France says not ready to give up nuclear
France said Monday it was not ready to give up nuclear power after neighbour Germany became the first major industrialised nation to announce it would close all its reactors after the disaster in Japan.
While France "respected" the German decision to phase out nuclear power by 2022, this was not an option for the French government which views it as a "solution for the future", Prime Minister Francois Fillon said.
"We think that for some decades at least we will not be able to do without nuclear energy," added Foreign Minister Alain Juppe.
"But this does not mean that we should not develop alternative energy sources."
Industry Minister Eric Besson said nuclear power allowed France to provide electricity at prices some 40 percent cheaper than other European countries, on average.
"German households, for example, pay twice as much for their electricity," he claimed.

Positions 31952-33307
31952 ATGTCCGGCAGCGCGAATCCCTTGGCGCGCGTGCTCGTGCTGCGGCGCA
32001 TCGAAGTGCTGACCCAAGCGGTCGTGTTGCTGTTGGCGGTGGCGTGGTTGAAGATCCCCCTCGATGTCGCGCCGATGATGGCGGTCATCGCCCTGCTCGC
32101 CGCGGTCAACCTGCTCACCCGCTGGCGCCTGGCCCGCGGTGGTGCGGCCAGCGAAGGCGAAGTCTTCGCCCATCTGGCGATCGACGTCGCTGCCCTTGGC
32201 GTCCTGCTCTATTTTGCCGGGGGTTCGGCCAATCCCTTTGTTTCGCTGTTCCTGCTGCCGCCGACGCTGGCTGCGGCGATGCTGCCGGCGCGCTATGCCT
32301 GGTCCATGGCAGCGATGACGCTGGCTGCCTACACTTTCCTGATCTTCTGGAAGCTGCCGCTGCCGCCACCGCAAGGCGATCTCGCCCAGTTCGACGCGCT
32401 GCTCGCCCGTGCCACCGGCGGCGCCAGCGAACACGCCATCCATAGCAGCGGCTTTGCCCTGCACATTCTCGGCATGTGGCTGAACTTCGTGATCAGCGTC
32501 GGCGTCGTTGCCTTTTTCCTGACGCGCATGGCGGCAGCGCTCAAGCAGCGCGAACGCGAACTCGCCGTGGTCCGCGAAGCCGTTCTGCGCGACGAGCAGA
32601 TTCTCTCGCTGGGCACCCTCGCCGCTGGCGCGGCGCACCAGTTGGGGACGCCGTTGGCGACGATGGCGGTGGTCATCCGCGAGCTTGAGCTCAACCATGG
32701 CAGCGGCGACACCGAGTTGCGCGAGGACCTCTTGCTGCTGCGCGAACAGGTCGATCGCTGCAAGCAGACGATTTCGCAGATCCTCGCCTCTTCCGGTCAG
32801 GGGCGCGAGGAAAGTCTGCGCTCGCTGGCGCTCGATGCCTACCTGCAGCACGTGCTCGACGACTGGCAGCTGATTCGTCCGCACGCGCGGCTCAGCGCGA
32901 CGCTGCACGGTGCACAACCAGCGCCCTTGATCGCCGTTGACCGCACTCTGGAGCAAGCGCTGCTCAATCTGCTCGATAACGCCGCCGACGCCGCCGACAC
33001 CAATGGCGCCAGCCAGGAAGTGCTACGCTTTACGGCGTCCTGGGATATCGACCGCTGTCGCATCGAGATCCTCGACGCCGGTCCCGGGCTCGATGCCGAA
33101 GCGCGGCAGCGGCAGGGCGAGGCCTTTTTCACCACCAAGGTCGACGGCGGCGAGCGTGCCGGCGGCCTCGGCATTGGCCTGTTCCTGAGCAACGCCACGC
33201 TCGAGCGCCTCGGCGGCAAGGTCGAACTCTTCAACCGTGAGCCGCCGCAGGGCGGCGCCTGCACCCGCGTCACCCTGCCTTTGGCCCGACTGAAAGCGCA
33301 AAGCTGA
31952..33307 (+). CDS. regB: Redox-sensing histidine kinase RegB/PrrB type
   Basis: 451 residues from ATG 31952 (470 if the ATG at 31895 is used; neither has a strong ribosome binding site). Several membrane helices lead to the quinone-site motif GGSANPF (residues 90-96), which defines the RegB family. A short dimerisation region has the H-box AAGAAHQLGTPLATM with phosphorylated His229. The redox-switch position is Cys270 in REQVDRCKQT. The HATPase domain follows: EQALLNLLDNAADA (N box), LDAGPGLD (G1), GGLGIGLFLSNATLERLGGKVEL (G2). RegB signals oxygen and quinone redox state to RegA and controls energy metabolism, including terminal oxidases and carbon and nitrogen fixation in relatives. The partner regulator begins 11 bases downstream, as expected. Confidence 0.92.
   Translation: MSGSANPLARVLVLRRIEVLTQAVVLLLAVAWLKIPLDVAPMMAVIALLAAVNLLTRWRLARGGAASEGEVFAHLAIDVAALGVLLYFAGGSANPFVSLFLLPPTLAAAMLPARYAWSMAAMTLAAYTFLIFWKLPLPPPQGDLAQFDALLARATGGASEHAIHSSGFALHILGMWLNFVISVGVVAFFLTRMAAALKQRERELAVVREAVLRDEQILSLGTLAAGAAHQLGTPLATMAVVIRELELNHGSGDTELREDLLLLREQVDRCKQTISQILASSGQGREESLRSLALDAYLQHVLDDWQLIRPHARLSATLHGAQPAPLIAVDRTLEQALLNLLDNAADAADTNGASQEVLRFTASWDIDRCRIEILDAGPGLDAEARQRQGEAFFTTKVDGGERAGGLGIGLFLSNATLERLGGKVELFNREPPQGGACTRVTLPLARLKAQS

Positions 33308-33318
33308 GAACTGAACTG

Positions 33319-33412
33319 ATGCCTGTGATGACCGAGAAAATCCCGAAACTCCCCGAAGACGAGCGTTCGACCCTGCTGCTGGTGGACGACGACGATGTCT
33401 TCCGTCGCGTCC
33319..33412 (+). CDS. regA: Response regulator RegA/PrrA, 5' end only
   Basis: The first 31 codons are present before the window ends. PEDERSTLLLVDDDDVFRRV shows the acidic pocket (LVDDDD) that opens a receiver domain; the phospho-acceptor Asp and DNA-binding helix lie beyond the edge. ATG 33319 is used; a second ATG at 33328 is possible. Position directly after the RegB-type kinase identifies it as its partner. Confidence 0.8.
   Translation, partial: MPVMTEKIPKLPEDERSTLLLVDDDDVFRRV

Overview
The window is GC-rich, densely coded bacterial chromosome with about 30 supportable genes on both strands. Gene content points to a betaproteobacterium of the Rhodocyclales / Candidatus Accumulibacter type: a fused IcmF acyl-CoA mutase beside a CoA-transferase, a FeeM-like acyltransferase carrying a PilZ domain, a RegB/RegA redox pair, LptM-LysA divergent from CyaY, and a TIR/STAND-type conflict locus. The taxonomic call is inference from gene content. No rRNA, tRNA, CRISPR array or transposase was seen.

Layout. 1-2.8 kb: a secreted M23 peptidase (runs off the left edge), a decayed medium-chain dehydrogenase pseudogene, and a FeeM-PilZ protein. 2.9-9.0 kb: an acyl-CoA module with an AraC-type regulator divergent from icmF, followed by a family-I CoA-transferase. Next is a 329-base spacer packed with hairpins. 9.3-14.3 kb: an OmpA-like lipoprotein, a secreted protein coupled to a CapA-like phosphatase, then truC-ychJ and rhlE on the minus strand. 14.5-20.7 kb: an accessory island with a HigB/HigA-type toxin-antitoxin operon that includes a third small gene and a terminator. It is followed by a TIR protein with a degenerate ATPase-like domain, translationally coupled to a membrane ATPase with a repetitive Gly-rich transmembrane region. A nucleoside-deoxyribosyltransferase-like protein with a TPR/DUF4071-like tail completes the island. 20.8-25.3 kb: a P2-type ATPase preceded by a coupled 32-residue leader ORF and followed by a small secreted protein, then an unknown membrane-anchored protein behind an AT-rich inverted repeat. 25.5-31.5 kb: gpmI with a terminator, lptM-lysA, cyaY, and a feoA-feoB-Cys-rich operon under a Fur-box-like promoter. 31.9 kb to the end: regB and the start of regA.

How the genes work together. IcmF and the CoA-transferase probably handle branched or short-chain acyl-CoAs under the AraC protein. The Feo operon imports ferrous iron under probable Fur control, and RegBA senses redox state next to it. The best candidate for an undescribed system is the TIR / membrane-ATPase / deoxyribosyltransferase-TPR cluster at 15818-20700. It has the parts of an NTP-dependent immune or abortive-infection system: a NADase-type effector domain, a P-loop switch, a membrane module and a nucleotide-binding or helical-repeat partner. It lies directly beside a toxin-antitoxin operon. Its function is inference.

The Socialist Party, however, asked that the issue be put to the French people at the occasion of presidential elections next year.
"Nuances exist within the (party) on this question," spokesman Benoit Hamon said. Socialist leader Martine Aubry, a possible presidential candidate, had called for an end to France's reliance on nuclear power after the accident at Japan's Fukushima plant.
Socialist Francois Hollande, who has declared his interest in the presidency, supports a phased reduction of nuclear energy use.
The French Greens, for their part, have welcomed Germany's move.
German Chancellor Angela Merkel, in a major policy U-turn, said earlier all 17 of the country's nuclear reactors would be closed by 2022 at the latest.
© 2011 AFP